Through decades of efforts and practices, we have achieved great progress in understanding ocean biology and biogeochemistry through satellite measurements of ocean (water) color, or passive remote sensing. These include detailed global maps of the distribution of surface phytoplankton, the production of newly formed particulate organic matter through photosynthesis (i.e., primary production), as well as the change and feedback of phytoplankton in a changing climate, to name a few. However, these results are still far from a full account of ocean biology and biogeochemistry, where we want more detailed information of phytoplankton (e.g., types and sizes), as well as information in the vertical dimension. For such, we are happy to see new developments in ocean optics and ocean color remote sensing. These include, but certainly are not limited to, hyperspectral sensors, measurements via polarized setups, as well as ocean lidar systems. In particular, through pumping laser light into deeper ocean, lidar has demonstrated great potential to fill the gap of passive ocean color remote sensing. These developments in technology are providing exciting new findings where breakthroughs in ocean biogeochemistry are on the horizon. Thus, we organized this feature issue in Applied Optics to summarize a few recent developments and achievements, where readers and the community can easily capture progress on both fronts, as well as the potential and advantages of the fusion of passive and active optical sensing. Specifically, this issue contains 12 papers describing research in both active and passive optical remote sensing of aquatic environment. They are still limited in number and subject, but are expected to stimulate the ocean color community with findings relevant for satellite applications.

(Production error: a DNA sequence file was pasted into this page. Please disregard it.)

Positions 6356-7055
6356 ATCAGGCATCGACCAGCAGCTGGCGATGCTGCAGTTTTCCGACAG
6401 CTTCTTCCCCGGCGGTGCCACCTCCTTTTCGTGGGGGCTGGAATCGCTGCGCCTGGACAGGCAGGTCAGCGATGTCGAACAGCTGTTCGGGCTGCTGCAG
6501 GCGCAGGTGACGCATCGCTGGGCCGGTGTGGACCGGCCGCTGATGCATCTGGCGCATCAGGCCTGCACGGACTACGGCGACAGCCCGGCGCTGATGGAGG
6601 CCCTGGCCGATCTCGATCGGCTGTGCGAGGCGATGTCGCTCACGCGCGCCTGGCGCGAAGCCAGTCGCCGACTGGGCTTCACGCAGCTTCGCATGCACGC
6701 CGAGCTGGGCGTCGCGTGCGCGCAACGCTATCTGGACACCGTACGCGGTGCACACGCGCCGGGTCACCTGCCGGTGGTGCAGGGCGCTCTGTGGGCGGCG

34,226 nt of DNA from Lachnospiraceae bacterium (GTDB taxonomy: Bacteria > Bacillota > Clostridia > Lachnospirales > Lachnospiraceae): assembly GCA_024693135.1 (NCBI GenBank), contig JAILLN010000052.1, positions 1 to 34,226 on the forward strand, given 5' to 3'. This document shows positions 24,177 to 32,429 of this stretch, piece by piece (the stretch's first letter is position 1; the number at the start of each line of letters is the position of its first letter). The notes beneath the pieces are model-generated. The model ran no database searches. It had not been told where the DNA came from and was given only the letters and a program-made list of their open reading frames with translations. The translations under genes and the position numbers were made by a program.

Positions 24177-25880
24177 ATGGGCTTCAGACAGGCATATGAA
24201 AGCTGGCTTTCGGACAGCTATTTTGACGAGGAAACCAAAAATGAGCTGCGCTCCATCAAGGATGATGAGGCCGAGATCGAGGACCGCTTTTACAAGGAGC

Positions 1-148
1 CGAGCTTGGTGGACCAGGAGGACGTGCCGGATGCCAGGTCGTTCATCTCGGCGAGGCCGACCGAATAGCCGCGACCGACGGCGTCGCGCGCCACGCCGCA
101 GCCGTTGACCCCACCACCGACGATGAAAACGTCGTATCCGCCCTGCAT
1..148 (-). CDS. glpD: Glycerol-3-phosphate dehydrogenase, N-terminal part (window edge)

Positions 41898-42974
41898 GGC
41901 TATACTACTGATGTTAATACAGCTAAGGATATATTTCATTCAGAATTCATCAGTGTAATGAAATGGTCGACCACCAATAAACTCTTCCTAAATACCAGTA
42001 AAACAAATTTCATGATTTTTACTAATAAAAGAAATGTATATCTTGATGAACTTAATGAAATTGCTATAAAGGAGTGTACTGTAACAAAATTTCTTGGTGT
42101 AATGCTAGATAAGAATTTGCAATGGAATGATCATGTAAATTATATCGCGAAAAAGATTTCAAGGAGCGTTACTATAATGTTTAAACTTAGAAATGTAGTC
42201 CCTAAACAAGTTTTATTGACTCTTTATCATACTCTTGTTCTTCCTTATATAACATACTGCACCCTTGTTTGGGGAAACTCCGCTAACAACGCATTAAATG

© 2020 Optical Society of America

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